In Facts

Did you know that 125 million years ago, there was no Isle of Wight? It was landlocked and part of a large continent.

The Isle of Wight provides a wealth of archaeology with something for everyone to research and explore.

This #AskAnArchaeologist day, we have teamed up with the Isle of Wight County Archaeology and Historic Environment Service to give you a chance to ask questions, and an opportunity for archaeologists to share their knowledge.

The Archaeology and Historic Environment Service form part of the council’s Heritage Service. Their role is to protect, enhance and promote knowledge and enjoyment of the historic environment of the Isle of Wight.

Pepper Pot on St Catherine's Hill

They maintain the Isle of Wight Historic Environment Record, which includes information about known archaeological sites and findspots, historic buildings, military and industrial heritage, historic landscapes, shipwrecks, and findspots, on land and in the coastal and marine zone around the Island. 

Here are your top six questions for the team:

1. I have heard there is a Roman Villa at Robin Hill… please can you tell us more?

The Roman Villa at Robin Hill was excavated in 1911 and again in the late 1960s-70s. The villa had a bath house and two mosaic floors, one with a geometric pattern and the other depicting a pair of dolphins. The excavation was backfilled but the location of the villa is marked out on the ground with slabs.

2. Is there a printed map available showing all the specific sites of archaeological interest?

There are so many archaeological sites on the Isle of Wight that it would be difficult to show them all on a printed map. Everything is recorded in the Isle of Wight Historic Environment Record, a database and computerised map. We are hoping to get more information available online in the future but in the meantime you can contact us to find out more about archaeology in your area.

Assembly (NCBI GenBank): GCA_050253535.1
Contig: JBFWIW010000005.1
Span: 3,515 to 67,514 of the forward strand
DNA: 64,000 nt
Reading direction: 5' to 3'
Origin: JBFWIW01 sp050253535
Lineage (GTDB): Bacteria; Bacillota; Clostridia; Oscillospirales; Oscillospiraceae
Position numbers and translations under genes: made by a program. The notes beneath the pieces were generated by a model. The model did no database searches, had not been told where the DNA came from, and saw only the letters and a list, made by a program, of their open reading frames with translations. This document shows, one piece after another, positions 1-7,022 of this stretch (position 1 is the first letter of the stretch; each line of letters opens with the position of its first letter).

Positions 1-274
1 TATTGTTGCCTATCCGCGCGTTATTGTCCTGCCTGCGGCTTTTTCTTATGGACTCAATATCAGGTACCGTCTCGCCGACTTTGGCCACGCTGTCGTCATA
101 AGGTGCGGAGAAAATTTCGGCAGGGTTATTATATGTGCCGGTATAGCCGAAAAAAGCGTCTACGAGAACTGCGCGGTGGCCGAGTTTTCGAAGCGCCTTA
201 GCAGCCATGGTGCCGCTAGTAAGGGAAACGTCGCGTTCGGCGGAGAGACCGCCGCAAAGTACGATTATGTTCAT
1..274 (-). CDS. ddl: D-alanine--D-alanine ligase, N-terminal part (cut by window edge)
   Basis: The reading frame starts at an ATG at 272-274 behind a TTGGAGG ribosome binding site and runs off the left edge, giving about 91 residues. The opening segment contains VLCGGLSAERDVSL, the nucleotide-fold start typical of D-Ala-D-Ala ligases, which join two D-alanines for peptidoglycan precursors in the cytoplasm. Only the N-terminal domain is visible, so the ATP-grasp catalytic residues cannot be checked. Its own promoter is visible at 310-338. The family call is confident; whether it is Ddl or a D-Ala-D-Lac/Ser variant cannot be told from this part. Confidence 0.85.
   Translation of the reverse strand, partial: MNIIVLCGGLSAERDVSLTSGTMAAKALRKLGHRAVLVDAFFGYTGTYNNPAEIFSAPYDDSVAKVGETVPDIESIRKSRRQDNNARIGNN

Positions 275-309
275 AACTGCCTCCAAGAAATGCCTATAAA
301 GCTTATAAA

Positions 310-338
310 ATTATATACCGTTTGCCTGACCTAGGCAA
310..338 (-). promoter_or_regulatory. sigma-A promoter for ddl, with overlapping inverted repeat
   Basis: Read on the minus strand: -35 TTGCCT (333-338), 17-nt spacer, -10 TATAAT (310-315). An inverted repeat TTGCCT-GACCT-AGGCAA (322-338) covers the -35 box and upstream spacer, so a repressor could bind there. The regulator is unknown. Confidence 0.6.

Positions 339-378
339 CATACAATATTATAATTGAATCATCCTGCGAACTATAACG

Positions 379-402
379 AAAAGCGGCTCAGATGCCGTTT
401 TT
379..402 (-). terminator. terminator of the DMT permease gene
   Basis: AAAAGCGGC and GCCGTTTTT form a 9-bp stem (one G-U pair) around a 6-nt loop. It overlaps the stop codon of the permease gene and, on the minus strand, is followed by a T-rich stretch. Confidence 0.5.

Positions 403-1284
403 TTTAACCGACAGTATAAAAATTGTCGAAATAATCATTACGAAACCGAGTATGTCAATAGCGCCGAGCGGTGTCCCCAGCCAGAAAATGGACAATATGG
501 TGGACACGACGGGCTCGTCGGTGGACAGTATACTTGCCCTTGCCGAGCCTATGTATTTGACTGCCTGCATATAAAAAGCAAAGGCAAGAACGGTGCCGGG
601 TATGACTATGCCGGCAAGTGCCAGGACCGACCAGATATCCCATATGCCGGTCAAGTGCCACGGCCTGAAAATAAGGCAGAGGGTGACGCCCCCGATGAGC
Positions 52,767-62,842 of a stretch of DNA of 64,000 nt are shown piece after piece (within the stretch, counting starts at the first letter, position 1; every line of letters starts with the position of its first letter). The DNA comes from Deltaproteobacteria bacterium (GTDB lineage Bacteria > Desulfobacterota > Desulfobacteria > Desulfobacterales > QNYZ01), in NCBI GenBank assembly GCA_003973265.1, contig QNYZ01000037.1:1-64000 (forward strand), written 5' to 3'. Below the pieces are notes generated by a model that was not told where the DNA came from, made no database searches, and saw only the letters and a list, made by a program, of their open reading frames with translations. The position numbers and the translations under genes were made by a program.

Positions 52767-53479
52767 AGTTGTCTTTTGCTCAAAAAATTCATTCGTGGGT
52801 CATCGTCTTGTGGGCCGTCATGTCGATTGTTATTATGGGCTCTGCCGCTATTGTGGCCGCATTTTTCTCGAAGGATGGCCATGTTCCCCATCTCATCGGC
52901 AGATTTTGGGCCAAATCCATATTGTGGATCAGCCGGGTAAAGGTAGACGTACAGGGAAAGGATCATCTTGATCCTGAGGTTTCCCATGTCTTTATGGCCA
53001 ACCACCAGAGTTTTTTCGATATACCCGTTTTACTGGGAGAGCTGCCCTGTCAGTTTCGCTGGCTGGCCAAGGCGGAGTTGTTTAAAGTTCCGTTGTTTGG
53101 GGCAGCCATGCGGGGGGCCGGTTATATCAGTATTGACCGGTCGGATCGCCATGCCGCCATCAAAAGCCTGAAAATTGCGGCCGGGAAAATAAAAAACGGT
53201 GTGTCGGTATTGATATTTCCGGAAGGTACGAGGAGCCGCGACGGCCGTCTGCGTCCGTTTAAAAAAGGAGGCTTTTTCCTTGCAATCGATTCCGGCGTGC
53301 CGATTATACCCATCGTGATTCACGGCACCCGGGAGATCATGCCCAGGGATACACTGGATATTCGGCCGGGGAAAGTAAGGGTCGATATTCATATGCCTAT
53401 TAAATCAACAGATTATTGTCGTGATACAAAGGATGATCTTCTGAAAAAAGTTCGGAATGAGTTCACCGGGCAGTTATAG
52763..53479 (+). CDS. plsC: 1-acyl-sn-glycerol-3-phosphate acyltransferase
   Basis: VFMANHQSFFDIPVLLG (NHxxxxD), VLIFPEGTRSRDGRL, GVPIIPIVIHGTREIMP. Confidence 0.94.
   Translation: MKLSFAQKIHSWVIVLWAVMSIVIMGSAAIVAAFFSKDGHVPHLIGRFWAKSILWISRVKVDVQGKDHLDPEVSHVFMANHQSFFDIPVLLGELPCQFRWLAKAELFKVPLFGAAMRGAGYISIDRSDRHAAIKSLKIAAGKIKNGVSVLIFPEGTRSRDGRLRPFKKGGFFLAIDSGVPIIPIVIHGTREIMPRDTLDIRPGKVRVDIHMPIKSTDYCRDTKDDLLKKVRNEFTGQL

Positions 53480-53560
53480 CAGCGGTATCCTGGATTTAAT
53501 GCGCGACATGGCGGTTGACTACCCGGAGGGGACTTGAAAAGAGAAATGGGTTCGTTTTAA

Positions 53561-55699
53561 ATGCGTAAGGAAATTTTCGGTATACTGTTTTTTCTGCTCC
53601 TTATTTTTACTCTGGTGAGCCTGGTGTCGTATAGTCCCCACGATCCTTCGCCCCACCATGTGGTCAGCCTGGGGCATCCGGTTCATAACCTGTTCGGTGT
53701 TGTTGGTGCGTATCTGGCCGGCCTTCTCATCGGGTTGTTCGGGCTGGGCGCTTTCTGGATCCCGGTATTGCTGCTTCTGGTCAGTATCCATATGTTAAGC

3. What is your favourite archaeological site on the Island, and why? 

There is so much wonderful archaeology here that it is difficult to choose. Among our favourites are the Neolithic Mortuary Enclosure on Tennyson Down which is more than 4500 years old,  the Bronze Age Burial mounds on the Downs at Brook and Mottistone, the Pepper Pot on St Catherine’s Hill and the ruins of the medieval abbey at Quarr.

Ruins of medieval abbey at Quarr

Image - ruins of the medieval abbey at Quarr from Isle of Wight Archaeology and Historic Environment Service 

4. How far back does the history go on the Isle of Wight?

We have records for the earliest evidence of humans, in the Palaeolithic (Old Stone Age) period, dating from about half a million years ago. There are some nationally important Palaeolithic sites on the Island, including at Priory Bay and Great Pan Farm. Some of the finds are on display at the Guildhall Museum.

5. What is the most interesting thing you’ve found on the Island?

We have done a lot of work in the intertidal zone and material like wood and leather which doesn’t usually survive is preserved in the thick mud. We found trees that were dated by dendrochronology (tree ring dating), and wooden posts which had bark and moss still surviving, and tool marks made when the points were sharpened.

Bark beetles on medieval post

Image - bark beetles on medieval post from Isle of Wight Archaeology and Historic Environment Service 

6. Does the Isle of Wight have any links with Stonehenge?

We have sites that are the same age as Stonehenge but we haven’t found any specific links yet.